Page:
-Balaji Thangapandian(Film Theorist)
‘It’s sort of weird being honored for the worst day of life.’ – Billy Lynn
The visionary filmmaker Ang Lee is back with the emotional war drama made using revolutionary technology. Plot revolves around a young war hero brought back to America on a war tour from Iraq for the thanksgiving day. Reportedly, such events are conducted to win general public’s support for the war and its associated spends.
Ang Lee has shot the film in 120 fps (Frames Per Second), which provides crystal clear real eye viewing experience (The best camera in the world is human eye, cinema viewing experience is evolving towards it) whereas, the industry standard is mere 24 fps. Peter Jackson was sort of first to actually shoot in 48 fps for his film ‘The Hobbit: An Unexpected Journey’, although the output was spectacular and glitter free, it was immediately denied for reasons unclear, and the so called ‘cinematic – revolution’ was halted.
James Cameron was the first filmmaker who expressed his support for shooting in high frame rates (HFR), ‘If watching a 3D movie is like looking through a window, then [with this] we’ve taken the glass out of the window and we’re staring at reality.’, said Cameron in 2011. It appears that Ang Lee has managed to utilise the HFR in a compelling way. The war footage sequence in Iraq of the film was screened at National Association of Broadcasters (NAB) trade show, and the attendees appeared to be completely impressed.
Viewpoints of 120 fps/HFR by the participants of NAB show:
The Verge’s Bryan Bishop:
‘While still in its early stages, the footage screened certainly delivered on the promise of flicker-free, pristine 3D. As technologies like IMAX Laser have upped the ante on brightness used in theaters, 3D presentation has certainly improved dramatically in recent years. But Billy Lynn’s Long Halftime Walk took things a striking step further. The image was impeccably bright, the frame rate resulting in utter clarity throughout the entire frame. It truly was more like looking through an impossibly-clean window than watching a screen, with the 3D producing no eye strain whatsoever. Given the lack of blur, it was possible to discern normally imperceptible details that simply wouldn’t be visible in other movies: from the way a shell casing pirouetted after being ejected from a machine gun, to the tiny puffs of dust in the distance when a bullet found its mark.’
‘Despite those extraordinary aspects of the image, however, the “soap opera effect” was still there. From the opening shot onward, the footage seemed like it could have been pulled from some fantastic and futuristic camcorder (or a television with motion smoothing cranked up), the change threatening to pull me out of the story even while the added detail was luring me in.’
The Las Vegas Review-Journal’s Christopher Lawrence:
‘In a nutshell, the higher the frame rate, the closer an image looks to real life. During Saturday’s demonstration, the depth of field was staggering, almost as though the back of the screen had opened up. Actors often seemed to emerge from the screen, hologram style. Co-star Vin Diesel never looked more lifelike.’
The Hollywood Reporter’s Carolyn Giardina:
‘Although a few viewers complained that the results looked too much like video — the same complaint that greeted Peter Jackson’s Hobbitmovies when Jackson went beyond the Hollywood standard of 24 frames per second to present those movies at 48 fps — most of the reactions to Lee’s footage were overwhelmingly positive, with viewers tossing out words like “awesome” and “unbelievable.”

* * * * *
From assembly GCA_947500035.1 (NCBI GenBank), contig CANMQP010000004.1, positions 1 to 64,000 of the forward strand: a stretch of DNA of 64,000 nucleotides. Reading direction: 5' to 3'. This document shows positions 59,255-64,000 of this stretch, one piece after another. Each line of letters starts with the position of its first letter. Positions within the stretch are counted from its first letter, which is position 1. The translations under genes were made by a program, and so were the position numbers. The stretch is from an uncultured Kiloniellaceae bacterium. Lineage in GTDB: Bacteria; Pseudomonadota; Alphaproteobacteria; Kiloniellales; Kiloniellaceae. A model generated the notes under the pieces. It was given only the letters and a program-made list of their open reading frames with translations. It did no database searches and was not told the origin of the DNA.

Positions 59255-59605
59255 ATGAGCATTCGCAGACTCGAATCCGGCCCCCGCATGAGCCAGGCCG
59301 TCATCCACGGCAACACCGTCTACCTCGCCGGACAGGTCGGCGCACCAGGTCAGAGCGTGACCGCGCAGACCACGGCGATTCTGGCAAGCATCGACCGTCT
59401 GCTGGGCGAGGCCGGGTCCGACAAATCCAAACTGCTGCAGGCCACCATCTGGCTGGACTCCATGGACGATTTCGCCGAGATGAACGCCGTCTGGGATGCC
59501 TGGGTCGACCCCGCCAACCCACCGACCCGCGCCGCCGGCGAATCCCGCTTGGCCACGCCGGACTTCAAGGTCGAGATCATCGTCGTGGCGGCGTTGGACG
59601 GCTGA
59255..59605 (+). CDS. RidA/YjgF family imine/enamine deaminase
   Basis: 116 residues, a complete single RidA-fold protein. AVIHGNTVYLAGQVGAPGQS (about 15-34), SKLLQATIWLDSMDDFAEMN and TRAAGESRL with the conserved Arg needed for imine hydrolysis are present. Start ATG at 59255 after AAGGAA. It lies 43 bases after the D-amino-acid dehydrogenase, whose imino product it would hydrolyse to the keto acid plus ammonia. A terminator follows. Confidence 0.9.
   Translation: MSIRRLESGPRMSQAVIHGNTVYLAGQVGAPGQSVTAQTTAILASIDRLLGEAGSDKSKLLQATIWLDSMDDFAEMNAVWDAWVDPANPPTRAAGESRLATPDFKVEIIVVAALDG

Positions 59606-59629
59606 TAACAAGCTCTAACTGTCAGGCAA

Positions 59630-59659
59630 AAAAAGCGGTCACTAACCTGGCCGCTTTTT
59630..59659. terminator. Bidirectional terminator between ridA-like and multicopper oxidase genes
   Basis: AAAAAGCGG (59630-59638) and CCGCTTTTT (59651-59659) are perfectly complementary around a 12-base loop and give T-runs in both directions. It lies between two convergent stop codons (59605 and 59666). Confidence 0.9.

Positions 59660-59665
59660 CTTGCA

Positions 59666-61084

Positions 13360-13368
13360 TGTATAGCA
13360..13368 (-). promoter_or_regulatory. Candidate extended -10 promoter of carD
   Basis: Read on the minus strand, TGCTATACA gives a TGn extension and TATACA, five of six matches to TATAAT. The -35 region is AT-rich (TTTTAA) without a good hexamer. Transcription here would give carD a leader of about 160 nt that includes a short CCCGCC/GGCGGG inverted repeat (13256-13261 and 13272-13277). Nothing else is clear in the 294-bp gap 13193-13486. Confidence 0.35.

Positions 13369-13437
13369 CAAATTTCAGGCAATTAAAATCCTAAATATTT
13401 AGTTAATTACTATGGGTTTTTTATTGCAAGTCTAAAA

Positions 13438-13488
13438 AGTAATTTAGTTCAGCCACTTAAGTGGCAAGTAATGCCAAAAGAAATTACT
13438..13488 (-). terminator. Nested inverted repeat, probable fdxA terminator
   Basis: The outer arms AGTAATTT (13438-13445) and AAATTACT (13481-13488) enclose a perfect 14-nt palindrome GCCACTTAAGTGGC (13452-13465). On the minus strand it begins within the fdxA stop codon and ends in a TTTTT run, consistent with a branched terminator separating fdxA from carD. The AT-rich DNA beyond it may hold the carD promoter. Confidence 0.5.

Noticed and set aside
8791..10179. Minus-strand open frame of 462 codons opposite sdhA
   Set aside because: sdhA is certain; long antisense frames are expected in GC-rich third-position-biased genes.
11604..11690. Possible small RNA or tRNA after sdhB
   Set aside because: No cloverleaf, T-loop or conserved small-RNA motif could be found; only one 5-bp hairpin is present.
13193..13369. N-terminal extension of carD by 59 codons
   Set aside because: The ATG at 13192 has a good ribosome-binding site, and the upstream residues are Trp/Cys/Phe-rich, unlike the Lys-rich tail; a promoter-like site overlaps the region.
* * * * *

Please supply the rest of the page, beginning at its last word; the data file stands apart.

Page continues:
‘The clip cut back and forth between the war scenes, which used the high frame rates for a realistic, some would say hyper-real, way to put the viewer in chilling combat situations, showing the horror of war in the closeups of the soldiers. Scenes from the halftime show had a different look, with all the lights and the star-like flashes in the stadium. Lee is said to be varying the frame rates throughout the film for creative purposes. In the film, Destiny’s Child performs during the halftime show, though in the clip, only the backs of the performers’ heads were shown from a distance.’
I’m always curious about advancement in cinematic technologies. While the utilisation and initial acceptance of 120 fps/HFR is encouraging, exhibitors need to be persuaded so as to equip and project Ang Lee’s Billy Lynn in 3D, 4K at 120 fps in theatres, otherwise, we wouldn’t be able to view what Lee intended us to watch. The film opens on 8th/11th Nov’16 so that the release coincides with veteran’s day.
Three-time Academy Award® winner Ang Lee brings his extraordinary vision to Billy Lynn’s Long Halftime Walk, based on the widely-acclaimed, bestselling novel. The film is told from the point of view of 19-year-old private Billy Lynn (newcomer Joe Alwyn) who, along with his fellow soldiers in Bravo Squad, becomes a hero after a harrowing Iraq battle and is brought home temporarily for a victory tour. Through flashbacks, culminating at the spectacular halftime show of the Thanksgiving Day football game, the film reveals what really happened to the squad – contrasting the realities of the war with America’s perceptions. The film also stars Kristen Stewart, Chris Tucker, Garrett Hedlund, with Vin Diesel, and Steve Martin. Lee used new technology, shooting at an ultra-high frame rate for the first time in film history, to create an immersive digital experience helping him dramatize war in a way never seen before. Lee directed and produced the film, from a screenplay by Jean-Christophe Castelli and based on the novel by Ben Fountain. Marc Platt, Rhodri Thomas, and Stephen Cornwell are also producers.
Billy Lynn’s Long Halftime Walk, Ang Lee, Joe Alwyn, HFR, 120 FPS, Vin Diesel, Kristen Stewart, Chris Tucker, Garrett Hedlund, Steve Martin, Sony Pictures